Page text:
Andrew Whitworth sees himself playing anywhere next season, as long as it is at left tackle.
After returning to left guard for a start Saturday night in Houston for the first time in three years, Andrew Whitworth hopes he gets the call back at left tackle in this Sunday's regular-season finale (1 p.m.-Cincinnati's Channel 12) against the Ravens.
That's his first choice for next year, too, as both he and the Bengals mull their next steps in free agency. At 35 and heading into his 12th NFL season, Whitworth still sees himself as the Bengals starting left tackle even as the Bengals try to find out about Cedric Ogbuehi, the No. 1 pick from 2015 who has struggled to get settled at both left and right tackle.
"My first choice is to play left tackle in 2017 somewhere," Whitworth said Tuesday when the Bengals returned to work from the holiday. "Hopefully here. My No. 1 choice is here."
And his No. 1 choice is the left tackle position Whitworth has anchored for the past eight years with steel-belted reliability. In that stretch the quarterback's blindside, whether it be Carson Palmer or Andy Dalton, has been clean enough to secure three AFC North titles and six post-season berths, and he doesn't see himself giving it up.
"To me it's about putting the best people out there playing football," Whitworth said. "I think I have a talent that's rare at left tackle in pass protection. There are just not many guys out there that are good at that level."
On Saturday night Whitworth worked next to Ogbuehi, but it sounds like he'd prefer tackle. Asked about the possibility of moving to left guard next year to help the transition Whitworth said, "It would depend on what the other offers were. That's a diverse world. It depends on what you're getting paid to do and that kind of deal."
If guard is his only option to stay in the league, he'll do it, but if you look at the rankings of profootballfocus.com's left tackles since Whitworth moved from guard to tackle in 2009, you won't convince him he should stop playing left tackle.
He's currently ranked as the league's second best pass protecting tackle. Ogbuehi is ranked seventh from last after starting 11 games at right tackle and one game at left.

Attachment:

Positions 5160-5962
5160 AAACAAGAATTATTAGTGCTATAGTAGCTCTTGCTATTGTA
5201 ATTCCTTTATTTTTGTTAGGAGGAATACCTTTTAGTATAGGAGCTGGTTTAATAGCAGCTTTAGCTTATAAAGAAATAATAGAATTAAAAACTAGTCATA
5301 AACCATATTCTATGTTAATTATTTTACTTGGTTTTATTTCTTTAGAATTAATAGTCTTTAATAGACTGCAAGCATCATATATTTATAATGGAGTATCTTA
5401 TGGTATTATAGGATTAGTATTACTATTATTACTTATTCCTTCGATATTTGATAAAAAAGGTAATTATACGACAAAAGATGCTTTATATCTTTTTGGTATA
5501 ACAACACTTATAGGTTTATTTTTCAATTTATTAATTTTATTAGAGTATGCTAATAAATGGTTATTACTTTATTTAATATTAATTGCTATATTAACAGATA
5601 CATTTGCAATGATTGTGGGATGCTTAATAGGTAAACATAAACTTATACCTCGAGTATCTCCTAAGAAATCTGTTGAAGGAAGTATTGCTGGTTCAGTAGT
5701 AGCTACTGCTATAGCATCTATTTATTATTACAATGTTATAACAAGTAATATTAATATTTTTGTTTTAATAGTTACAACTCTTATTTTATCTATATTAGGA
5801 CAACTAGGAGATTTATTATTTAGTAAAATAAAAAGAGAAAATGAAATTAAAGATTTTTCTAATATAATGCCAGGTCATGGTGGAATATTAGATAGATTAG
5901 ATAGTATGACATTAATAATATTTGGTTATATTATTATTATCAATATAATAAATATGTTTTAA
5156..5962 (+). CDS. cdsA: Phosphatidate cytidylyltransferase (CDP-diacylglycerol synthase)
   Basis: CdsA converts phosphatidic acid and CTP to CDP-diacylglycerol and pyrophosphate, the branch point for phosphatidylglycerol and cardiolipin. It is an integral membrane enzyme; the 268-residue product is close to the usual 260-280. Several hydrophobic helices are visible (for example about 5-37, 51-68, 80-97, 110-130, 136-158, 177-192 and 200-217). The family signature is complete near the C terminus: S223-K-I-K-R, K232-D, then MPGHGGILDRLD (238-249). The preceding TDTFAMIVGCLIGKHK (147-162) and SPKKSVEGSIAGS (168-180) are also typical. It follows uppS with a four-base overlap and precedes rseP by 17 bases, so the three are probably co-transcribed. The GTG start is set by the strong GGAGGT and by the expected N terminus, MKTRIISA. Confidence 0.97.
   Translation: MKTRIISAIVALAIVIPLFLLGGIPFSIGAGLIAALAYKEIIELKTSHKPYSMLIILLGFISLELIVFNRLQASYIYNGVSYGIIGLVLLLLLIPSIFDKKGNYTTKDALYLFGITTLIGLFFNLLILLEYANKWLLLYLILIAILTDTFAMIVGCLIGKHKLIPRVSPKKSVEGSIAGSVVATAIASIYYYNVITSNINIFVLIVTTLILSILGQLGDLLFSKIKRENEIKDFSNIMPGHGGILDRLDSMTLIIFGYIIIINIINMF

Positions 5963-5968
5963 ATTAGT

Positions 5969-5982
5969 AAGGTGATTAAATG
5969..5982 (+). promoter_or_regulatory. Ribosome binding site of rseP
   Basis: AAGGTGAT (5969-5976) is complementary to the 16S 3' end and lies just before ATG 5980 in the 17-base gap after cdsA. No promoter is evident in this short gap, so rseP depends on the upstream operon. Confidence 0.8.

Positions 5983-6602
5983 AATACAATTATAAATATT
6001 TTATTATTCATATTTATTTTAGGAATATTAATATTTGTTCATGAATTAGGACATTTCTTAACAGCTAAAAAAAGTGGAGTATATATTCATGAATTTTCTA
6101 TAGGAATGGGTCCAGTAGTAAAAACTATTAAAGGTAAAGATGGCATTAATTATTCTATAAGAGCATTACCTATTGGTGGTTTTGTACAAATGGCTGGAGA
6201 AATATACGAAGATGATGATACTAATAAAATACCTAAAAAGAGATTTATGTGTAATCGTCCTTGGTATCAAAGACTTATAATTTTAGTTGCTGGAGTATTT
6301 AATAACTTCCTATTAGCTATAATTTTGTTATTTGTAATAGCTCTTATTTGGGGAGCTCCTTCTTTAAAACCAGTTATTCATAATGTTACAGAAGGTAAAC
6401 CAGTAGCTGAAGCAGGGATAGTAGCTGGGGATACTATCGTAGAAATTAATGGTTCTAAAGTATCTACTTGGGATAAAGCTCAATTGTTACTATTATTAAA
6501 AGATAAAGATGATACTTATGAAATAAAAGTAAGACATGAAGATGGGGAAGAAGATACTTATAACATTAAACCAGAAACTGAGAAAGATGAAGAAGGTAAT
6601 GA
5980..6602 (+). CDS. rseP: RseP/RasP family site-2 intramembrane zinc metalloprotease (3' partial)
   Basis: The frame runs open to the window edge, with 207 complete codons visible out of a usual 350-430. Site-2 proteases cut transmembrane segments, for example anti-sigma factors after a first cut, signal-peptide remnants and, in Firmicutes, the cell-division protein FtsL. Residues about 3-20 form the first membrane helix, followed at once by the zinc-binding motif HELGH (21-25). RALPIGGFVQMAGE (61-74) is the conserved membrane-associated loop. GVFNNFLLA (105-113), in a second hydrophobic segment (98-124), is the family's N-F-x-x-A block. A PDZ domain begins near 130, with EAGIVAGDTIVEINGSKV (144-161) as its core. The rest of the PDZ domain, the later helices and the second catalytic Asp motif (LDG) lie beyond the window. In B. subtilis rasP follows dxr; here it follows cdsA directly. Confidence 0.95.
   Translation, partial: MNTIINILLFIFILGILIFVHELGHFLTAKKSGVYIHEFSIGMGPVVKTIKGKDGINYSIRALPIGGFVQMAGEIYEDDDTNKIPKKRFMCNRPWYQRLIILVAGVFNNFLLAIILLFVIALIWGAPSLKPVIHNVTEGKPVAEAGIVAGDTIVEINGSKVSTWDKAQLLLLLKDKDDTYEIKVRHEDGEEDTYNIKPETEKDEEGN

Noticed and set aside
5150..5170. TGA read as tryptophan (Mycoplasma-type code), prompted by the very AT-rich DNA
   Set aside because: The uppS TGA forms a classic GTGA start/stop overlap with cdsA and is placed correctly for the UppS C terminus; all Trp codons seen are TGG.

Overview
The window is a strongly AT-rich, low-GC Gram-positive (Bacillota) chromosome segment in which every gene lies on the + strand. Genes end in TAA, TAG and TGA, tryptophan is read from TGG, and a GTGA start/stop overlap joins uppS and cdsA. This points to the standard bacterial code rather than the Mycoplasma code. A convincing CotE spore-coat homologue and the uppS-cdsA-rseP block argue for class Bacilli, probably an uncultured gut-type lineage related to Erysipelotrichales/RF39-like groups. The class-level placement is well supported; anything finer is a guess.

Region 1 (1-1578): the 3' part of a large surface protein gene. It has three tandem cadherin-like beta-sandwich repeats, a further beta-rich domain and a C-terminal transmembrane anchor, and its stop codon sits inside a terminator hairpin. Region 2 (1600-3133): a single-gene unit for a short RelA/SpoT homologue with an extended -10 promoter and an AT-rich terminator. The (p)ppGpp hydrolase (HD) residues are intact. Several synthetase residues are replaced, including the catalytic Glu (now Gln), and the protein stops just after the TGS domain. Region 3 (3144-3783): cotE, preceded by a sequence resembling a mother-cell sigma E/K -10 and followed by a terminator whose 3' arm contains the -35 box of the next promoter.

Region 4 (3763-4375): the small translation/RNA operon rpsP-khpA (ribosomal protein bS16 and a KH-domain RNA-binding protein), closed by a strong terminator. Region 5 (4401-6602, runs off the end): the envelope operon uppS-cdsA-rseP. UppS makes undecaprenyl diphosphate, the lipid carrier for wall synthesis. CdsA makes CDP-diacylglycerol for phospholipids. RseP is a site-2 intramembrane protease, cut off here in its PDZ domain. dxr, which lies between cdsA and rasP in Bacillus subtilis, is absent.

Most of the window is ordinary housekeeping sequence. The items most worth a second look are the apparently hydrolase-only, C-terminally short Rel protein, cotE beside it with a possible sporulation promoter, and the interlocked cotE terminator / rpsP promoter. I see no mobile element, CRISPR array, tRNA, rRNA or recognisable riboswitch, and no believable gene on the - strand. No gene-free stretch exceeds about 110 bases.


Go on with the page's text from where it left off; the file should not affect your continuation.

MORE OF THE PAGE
In 2010 Whitworth became No. 1 overall after moving from No. 10 in 2009. In 2011 and 2012 he was ranked third and second, respectively, protecting the passer before falling to 24th in 2013 while hobbled with a knee injury. But in 2014 he came back to lead all tackles in overall play, where he's currently ranked third.
"Guard is a whole other world," Whitworth said. "It's physical, banged up, a lot guys are bruised and battered. It's a different style of football in there. It's why you see a lot of guards who are big and heavy. Rhinoceros-built guys. That's why you don't see a lot of tall, rangy 6-7 guys in there."
Whitworth isn't happy with how he played inside against the Texans, since it was a short week and he only got one practice in.
"I didn't do anything glaringly bad. I just kind of did my job," Whitworth said. "Playing a team like they are you get so many crazy looks, it's hard to get settled. You don't have a normal down in there. They've morphed … They're more like Rex (Ryan) back in the day. They're all over the place. … With the communication and feel, that's was a hard environment to play exceptionally well for sure. Hopefully I'll be back at tackle."
Dre Kirkpatrick had this huge pick on the Bengals goal line against Buffalo Nov. 20.
HELLO SWAG: The Bengals defense and cornerback Dre Kirkpatrick both said good-bye and it worked out. Since the bye week the Bengals' scoring defense over those seven games is third best in the NFL at 16.6 points per game, almost a point better than last year's 17.4 points per game that set the franchise scoring record.
"We bonded a lit bit better," Kirkpatrick said Tuesday. "It was a lot of bond. I feel like we got closer together, but we just didn't get it done."
Kirkpatrick did a little bonding of his own at the bye and he hasn't given up a touchdown in the seven games while building a solid PFF line for the season. The web site has him 12th in the league in passer rating for balls thrown his way and 39th (out of 120 cornerbacks) in percentage allowing completions in his area.